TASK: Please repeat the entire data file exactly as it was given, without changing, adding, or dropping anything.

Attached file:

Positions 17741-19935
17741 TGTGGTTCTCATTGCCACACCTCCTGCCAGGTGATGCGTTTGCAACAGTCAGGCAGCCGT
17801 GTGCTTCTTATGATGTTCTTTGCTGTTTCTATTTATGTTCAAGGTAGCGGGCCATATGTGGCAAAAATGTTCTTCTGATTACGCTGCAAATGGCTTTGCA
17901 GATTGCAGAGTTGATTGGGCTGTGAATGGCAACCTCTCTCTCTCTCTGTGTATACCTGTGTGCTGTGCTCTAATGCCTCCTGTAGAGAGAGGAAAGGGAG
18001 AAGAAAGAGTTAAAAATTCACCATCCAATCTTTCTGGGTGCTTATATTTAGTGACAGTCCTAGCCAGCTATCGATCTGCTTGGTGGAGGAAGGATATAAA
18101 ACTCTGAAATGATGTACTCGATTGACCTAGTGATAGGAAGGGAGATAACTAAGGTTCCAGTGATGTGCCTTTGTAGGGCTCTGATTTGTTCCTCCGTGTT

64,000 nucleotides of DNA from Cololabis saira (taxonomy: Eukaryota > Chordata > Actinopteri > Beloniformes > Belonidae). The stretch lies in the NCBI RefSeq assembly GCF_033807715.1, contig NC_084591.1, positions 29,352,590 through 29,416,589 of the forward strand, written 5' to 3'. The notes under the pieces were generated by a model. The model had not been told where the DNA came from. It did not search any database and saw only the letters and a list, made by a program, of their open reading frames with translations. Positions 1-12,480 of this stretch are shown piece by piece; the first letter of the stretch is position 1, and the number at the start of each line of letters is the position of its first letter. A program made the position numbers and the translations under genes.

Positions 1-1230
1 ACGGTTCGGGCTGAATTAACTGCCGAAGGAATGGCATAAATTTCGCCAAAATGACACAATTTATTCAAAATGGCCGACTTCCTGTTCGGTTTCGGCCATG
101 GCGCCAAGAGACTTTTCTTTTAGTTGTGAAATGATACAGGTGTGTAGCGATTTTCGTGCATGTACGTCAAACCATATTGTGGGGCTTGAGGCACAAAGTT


Positions 17741-19935
17741 TGTGGTTCTCATTGCCACACCTCCTGCCAGGTGATGCGTTTGCAACAGTCAGGCAGCCGT
17801 GTGCTTCTTATGATGTTCTTTGCTGTTTCTATTTATGTTCAAGGTAGCGGGCCATATGTGGCAAAAATGTTCTTCTGATTACGCTGCAAATGGCTTTGCA
17901 GATTGCAGAGTTGATTGGGCTGTGAATGGCAACCTCTCTCTCTCTCTGTGTATACCTGTGTGCTGTGCTCTAATGCCTCCTGTAGAGAGAGGAAAGGGAG
18001 AAGAAAGAGTTAAAAATTCACCATCCAATCTTTCTGGGTGCTTATATTTAGTGACAGTCCTAGCCAGCTATCGATCTGCTTGGTGGAGGAAGGATATAAA
18101 ACTCTGAAATGATGTACTCGATTGACCTAGTGATAGGAAGGGAGATAACTAAGGTTCCAGTGATGTGCCTTTGTAGGGCTCTGATTTGTTCCTCCGTGTT

64,000 nucleotides of DNA from Cololabis saira (taxonomy: Eukaryota > Chordata > Actinopteri > Beloniformes > Belonidae). The stretch lies in the NCBI RefSeq assembly GCF_033807715.1, contig NC_084591.1, positions 29,352,590 through 29,416,589 of the forward strand, written 5' to 3'. The notes under the pieces were generated by a model. The model had not been told where the DNA came from. It did not search any database and saw only the letters and a list, made by a program, of their open reading frames with translations. Positions 1-12,480 of this stretch are shown piece by piece; the first letter of the stretch is position 1, and the number at the start of each line of letters is the position of its first letter. A program made the position numbers and the translations under genes.

Positions 1-1230
1 ACGGTTCGGGCTGAATTAACTGCCGAAGGAATGGCATAAATTTCGCCAAAATGACACAATTTATTCAAAATGGCCGACTTCCTGTTCGGTTTCGGCCATG
101 GCGCCAAGAGACTTTTCTTTTAGTTGTGAAATGATACAGGTGTGTAGCGATTTTCGTGCATGTACGTCAAACCATATTGTGGGGCTTGAGGCACAAAGTT